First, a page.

Friday, April 22, 2005

La Bomba

We huddled round a square,
Turquoise 45 record player
and listened again, and again,
and again, and again
to Ritchie Valens rocking out in Spanish,
pushed against plastic
to slow down the record.

Ears flat to the speaker,
we listened for cuss words tangled up in wild rhythms
and incomprehensible words —

“There!” we’d stop and play it backwards, forwards, finding --
who knows what we found.

We didn’t know it was a huapango, a folk dance, full
of nonsense and revolution, like las calaveras,

the skeleton rhymes sent round on el dia de los muertos,
saying the mayor died choking on a cardboard taco,
the priest tripped over his third leg -- and died, or the
governor and a goat died -- stealing our vote.

We fell in love with the revolution in La Bamba —
more radical than the Chicago DJ, Dick Bionti,
who told everyone to take a bath
at the same time one Saturday nite,
which meant something besides “bath”
but not to us, not yet,
and we had no idea what a revolution was.

But we played La Bamba over and over again,
and again, and again, la, ba, la, ba, la ba Bamba
and we danced, and danced.
You couldn’t play it just once.
You had to get up and dance, dance and
laugh at everyone making up bla bamba
jiberish with cuss words tucked in.

So decades later
I can't take my eyes off Lou Diamond
playing Richie Valens.
The acting sucks, the but music —
I'll watch, and watch again until the song comes

Para bailar La Bamba,
Para bailar La Bamba, se necessita una poca de gracia

Una poca de gracia, para mi, para ti,
Ay arriba arriba
Ay arriba arriba,

The revolution turns
against time from the south.
Get up, get up and dance!

©Susan Bright, 2005.

Susan Bright is the author of nineteen books of poetry. She is the editor of Plain View Press which since 1975 has published one-hundred-and-fifty books. Her work as a poet, publisher, activist and educator has taken her all over the United States and abroad. Her most recent book, The Layers of Our Seeing, is a collection of poetry, photographs and essays about peace done in collaboration with photographer Alan Pogue and Middle Eastern journalist, Muna Hamzeh.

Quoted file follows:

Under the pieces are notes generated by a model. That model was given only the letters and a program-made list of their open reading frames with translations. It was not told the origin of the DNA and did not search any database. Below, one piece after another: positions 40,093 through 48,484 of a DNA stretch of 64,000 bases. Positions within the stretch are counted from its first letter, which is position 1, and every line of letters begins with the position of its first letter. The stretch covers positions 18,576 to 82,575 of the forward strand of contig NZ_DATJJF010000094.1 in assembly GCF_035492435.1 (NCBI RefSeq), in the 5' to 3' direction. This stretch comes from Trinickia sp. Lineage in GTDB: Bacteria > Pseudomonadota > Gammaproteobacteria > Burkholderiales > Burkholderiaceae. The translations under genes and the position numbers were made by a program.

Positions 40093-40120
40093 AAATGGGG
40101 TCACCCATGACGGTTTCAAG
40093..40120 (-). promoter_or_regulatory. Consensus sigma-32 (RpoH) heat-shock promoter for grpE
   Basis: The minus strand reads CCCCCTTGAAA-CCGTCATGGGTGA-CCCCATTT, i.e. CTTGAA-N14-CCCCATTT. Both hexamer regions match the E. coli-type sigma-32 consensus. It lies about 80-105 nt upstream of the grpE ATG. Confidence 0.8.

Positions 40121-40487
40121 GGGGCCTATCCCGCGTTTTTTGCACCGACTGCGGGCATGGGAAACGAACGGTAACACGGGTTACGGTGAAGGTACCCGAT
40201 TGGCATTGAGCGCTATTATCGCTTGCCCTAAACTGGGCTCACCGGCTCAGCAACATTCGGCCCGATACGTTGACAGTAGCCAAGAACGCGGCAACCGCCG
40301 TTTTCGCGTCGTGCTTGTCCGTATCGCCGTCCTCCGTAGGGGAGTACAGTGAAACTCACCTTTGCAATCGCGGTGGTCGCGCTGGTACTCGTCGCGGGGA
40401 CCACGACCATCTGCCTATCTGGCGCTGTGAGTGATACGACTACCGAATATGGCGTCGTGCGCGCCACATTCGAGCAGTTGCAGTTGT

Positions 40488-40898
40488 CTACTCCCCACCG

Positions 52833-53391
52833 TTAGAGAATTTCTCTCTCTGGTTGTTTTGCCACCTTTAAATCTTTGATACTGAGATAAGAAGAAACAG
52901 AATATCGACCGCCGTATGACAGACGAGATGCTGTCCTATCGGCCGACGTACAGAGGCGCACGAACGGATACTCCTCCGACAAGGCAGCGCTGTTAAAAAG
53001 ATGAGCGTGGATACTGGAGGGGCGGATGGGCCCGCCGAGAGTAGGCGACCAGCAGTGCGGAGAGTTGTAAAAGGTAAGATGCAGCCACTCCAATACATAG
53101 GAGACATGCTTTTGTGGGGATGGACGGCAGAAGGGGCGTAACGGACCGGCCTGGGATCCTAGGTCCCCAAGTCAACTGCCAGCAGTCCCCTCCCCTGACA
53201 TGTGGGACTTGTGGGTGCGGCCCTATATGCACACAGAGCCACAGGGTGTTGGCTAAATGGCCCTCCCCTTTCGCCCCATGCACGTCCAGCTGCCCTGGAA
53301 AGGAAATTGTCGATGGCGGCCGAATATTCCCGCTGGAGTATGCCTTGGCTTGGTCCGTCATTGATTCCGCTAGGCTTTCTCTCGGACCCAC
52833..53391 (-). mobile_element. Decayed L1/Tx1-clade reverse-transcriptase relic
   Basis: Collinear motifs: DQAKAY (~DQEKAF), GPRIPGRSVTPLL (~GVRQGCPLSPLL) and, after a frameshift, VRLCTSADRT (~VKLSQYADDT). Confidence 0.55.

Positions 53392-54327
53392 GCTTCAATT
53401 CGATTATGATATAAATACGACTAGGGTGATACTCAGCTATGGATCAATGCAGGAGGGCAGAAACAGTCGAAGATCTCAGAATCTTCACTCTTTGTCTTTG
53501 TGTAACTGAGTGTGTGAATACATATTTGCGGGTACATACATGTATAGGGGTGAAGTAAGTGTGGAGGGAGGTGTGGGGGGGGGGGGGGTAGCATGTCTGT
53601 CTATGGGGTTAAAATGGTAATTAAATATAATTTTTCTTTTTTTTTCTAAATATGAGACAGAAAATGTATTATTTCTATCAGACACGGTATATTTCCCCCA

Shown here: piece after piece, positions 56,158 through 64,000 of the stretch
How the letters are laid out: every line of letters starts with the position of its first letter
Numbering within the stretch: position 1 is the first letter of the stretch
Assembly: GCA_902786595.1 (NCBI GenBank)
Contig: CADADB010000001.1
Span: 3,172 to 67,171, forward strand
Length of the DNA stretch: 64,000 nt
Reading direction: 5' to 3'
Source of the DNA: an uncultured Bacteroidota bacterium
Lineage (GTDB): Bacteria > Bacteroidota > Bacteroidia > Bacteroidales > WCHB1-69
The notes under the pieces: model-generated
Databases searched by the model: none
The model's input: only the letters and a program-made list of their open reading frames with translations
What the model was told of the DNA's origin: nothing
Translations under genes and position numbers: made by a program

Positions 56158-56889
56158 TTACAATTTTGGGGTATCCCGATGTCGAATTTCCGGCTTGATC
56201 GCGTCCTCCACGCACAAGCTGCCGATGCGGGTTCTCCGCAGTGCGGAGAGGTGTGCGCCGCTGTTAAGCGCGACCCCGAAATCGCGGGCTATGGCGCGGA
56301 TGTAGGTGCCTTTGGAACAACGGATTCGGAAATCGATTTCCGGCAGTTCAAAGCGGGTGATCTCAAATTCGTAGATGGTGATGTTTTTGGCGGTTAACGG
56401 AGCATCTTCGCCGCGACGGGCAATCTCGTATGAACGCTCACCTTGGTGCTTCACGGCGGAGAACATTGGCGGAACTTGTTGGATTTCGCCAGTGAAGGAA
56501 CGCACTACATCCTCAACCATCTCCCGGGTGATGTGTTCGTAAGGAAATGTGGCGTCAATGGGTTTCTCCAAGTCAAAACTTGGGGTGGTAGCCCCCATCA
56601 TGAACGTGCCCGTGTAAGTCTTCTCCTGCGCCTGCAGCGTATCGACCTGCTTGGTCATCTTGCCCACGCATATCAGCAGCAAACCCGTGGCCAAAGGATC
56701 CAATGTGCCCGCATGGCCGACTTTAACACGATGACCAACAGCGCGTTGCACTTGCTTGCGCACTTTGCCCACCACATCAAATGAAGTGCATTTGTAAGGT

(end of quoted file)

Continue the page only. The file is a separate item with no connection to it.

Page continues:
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Blogger Charlie Loving said...

"Memories are made of this."

This posting led me expound on the film I saw last night.

"La vida no vale nada" (Life is not worth a thing). The story told in ancient stills, mostly and with music along with a well spaced interviews of participants in the life of Jose Alfredo Jimenez. Jomenez a child prodigy who at age ten was singing and writing songs and working as a bus boy. His poetry was to become the bedrock of the Mexican Ranchera sound. Which is a window to the soul of Mexican culture.

He wrote the lyrics but he couldn't play any instruments so he just whistled the tune and someone else wrote it down. His songs are poems, he is looked upon as a philosopher an intellectual who never knew he was one. His poetry is amazing. He could put in one line the whole of the sadness and happiness of the Mexican the faltalism that is one of the corner stones of the culture.

I have heard his music for years and years done by other artists and never new who the father of those songs were.

Jimenez is dead. He died of too much tequilla and whiskey. Like many great artists. He had according to his pals over 90 girls friends and a loyal wife and a couple of kids. His love songs are larger than life. As his wife said, "How could women not love this man for he sang to their soul."

6:41 AM  
Anonymous Anonymous said...

I loved the la bomba piece. I had never heard of Susan Bright. I have enjoyed every piece of hers that you have posted. Thanks.

4:04 PM  

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